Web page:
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Women’s Basketball: Wildcats buried by poor shooting after early struggles dig deep hole

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Women’s Basketball: Wildcats buried by poor shooting after early struggles dig deep hole

Jordan Hamilton makes a dribble move. The sophomore guard finished with 6 points in Sunday’s loss to Purdue.

Jordan Hamilton makes a dribble move. The sophomore guard finished with 6 points in Sunday’s loss to Purdue.

Owen Stidman/The Daily Northwestern

Jordan Hamilton makes a dribble move. The sophomore guard finished with 6 points in Sunday’s loss to Purdue.

Owen Stidman/The Daily Northwestern

Owen Stidman/The Daily Northwestern

Jordan Hamilton makes a dribble move. The sophomore guard finished with 6 points in Sunday’s loss to Purdue.

Ryan Wangman, Audio Editor

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Women’s Basketball


Less than a week after falling to Michigan by a point in Ann Arbor, Northwestern once again couldn’t escape with a Big Ten win in Sunday’s one-possession defeat to Purdue at home.

Again, the Wildcats had a shot at the end that could have won the game, and for the second time in a week, it rimmed out.

NU (9-7, 2-3 Big Ten) snapped a streak of three consecutive home victories after falling behind early to the Boilermakers (13-5, 4-1) and losing 57-54.

On the Cats’ last meaningful offensive possession, sophomore guard Lindsey Pulliam drove toward the basket before spinning around and pulling up for a jumper, watching as the ball took an unfortunate roll out of the hoop. Purdue guard Tamara Farquhar — a 49 percent free throw shooter on the year — snagged the rebound, and then nailed two crucial shots from the charity stripe that ended up sealing the three-point winning margin for the Boilermakers after a desperation Hail Mary from sophomore guard Jordan Hamilton sailed wide.

Pulliam said that NU’s last play was drawn up so that if she had a look, she would take it, and emphasized that the miss wouldn’t alter her mindset going forward.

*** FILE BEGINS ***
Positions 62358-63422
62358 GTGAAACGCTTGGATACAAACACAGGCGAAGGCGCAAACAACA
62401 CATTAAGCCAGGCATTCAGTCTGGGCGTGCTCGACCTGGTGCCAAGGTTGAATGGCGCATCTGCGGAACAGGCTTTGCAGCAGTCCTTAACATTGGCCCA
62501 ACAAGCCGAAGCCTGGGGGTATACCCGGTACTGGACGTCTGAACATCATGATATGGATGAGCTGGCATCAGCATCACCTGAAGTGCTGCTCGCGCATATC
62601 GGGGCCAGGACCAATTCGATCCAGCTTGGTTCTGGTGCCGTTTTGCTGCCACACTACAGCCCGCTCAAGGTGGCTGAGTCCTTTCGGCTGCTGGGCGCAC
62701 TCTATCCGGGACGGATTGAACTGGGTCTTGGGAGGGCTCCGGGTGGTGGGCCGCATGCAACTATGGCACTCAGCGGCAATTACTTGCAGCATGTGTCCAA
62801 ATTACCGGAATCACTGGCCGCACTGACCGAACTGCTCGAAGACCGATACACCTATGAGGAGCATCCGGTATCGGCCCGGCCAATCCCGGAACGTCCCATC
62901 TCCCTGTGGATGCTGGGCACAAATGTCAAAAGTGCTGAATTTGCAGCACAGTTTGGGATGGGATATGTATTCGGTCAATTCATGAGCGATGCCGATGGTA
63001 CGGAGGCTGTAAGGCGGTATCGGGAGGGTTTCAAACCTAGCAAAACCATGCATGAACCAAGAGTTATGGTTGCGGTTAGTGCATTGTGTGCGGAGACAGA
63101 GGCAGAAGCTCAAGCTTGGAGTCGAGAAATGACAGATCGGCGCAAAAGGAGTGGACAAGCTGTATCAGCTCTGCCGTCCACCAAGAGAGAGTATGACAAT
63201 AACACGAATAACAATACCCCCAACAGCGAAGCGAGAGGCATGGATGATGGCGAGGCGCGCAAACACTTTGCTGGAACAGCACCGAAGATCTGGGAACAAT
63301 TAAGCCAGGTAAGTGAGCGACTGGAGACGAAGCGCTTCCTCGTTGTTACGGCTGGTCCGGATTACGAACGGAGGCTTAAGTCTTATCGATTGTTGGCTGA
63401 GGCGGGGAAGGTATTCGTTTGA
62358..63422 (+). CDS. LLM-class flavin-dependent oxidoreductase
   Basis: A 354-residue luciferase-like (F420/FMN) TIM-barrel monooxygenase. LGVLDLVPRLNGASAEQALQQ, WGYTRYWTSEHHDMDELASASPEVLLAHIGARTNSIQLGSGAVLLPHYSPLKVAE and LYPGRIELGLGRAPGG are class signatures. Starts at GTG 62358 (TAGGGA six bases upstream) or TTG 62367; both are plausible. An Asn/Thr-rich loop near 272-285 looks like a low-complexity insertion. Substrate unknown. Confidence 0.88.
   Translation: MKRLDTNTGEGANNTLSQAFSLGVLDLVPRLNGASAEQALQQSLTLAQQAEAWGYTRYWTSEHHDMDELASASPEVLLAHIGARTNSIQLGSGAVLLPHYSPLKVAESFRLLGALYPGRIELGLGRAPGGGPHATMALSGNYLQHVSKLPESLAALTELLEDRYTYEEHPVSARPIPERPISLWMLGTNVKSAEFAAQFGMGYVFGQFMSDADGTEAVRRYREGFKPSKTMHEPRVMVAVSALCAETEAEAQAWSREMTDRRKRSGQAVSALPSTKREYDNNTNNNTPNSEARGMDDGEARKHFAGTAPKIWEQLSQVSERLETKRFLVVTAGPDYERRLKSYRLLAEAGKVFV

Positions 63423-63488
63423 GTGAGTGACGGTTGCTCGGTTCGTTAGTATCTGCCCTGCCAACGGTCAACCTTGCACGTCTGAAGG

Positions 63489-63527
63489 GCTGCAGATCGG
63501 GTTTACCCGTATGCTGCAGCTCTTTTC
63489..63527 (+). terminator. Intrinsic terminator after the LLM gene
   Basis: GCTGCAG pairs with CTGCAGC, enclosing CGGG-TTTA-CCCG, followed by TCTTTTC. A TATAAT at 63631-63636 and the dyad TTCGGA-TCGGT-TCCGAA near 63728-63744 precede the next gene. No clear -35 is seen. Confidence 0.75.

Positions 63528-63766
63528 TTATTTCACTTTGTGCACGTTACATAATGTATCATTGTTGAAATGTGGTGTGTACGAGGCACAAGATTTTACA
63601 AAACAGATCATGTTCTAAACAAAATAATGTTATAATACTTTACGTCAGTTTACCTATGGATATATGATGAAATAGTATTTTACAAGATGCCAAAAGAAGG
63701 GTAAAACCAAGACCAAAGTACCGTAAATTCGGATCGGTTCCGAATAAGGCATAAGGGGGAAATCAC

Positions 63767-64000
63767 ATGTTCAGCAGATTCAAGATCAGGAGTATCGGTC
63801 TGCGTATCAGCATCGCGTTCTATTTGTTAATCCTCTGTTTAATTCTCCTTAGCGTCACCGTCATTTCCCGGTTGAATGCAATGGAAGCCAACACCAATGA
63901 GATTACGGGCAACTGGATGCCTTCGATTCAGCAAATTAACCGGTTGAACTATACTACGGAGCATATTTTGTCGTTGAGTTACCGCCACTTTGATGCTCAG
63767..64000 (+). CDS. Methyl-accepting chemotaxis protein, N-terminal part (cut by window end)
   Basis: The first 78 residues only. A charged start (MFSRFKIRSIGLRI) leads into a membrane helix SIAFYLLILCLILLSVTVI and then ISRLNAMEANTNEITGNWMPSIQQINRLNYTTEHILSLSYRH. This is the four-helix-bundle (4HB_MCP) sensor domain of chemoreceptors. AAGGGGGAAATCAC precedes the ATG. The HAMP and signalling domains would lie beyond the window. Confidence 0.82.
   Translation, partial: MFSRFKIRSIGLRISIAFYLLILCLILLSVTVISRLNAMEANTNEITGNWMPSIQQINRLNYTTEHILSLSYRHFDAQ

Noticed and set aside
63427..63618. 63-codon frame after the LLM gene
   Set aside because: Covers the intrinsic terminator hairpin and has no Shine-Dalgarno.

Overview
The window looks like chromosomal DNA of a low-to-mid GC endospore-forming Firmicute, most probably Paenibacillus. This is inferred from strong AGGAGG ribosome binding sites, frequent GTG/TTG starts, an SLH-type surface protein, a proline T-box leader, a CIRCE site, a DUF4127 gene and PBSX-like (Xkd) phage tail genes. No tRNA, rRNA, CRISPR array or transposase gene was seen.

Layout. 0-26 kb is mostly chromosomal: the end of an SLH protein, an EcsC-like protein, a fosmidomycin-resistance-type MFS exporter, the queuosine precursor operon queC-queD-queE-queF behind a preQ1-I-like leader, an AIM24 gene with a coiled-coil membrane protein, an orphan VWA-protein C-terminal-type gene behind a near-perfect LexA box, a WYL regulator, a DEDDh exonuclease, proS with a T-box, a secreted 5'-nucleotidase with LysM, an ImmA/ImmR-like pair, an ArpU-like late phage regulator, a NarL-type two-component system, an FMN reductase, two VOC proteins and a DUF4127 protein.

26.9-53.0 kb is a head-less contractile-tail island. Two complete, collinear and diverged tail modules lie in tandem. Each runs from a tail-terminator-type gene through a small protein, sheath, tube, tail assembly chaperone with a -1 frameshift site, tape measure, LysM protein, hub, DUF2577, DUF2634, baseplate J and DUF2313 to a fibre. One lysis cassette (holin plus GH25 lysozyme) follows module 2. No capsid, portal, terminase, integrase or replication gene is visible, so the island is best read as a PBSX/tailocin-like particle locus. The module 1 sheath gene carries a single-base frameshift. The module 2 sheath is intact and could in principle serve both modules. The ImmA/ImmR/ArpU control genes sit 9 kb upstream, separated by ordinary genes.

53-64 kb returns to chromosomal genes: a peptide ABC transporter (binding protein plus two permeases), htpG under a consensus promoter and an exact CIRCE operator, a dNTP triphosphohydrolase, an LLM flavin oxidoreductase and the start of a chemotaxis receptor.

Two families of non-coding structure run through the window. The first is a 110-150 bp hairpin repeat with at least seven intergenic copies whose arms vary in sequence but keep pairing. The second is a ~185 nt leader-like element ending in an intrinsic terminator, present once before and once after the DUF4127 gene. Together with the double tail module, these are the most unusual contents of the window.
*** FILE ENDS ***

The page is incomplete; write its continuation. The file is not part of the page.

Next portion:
“I’ll shoot it again next week, you know, short memory,” Pulliam said. “Every game. It didn’t go down but next game (I’ll) come out hard, aggressive and shoot it again.”

With junior forward Abi Scheid sidelined due to injury, junior center Abbie Wolf drew the start alongside senior forward Pallas Kunaiyi-Akpanah, limiting the Cats’ outside options and shifting the focal point of their attack to the interior.

NU’s first-half struggles were highlighted by an abysmal second quarter in which the Cats shot just 18 percent from the floor and managed only 2 points in the paint. Pulliam, who led the team in scoring with 15 points on the afternoon, was one of two NU players to make more than one basket in the opening twenty minutes.

“We have to come out stronger, we have to come out with a bang, we have to come out aggressive and ready to play,” Pulliam said. “It’s just a learning point today for our next game.”

Junior forward Ae’Rianna Harris starred for the Boilermakers, scoring 16 points on 8-for-14 shooting while grabbing 11 boards and adding four blocks. Off of the stat sheet, Harris was a dominant defensive force in the paint, repeatedly contesting Kunaiyi-Akpanah inside and holding her to 40 percent from the floor.

With only nine team fouls, Purdue also benefited from its cleanest game of the season as the mark fell well below its season average of about 16 fouls per game. The Boilermakers also limited NU in transition, as the Cats managed only four fast-break points in the entire game. The offense hasn’t lived up to expectations so far in conference play, causing the Cats to drop to ninth place in the Big Ten.

Coach Joe McKeown praised his team’s hard-fought game, but admitted that the team occasionally disappearing on the glass hurt the team in a big way. Still, he remained optimistic.

“This team has a lot of heart and a lot of spirit, so we’ll bounce back,” McKeown said.

Email: ryanw@u.northwestern.edu
Twitter: @ryanwangman

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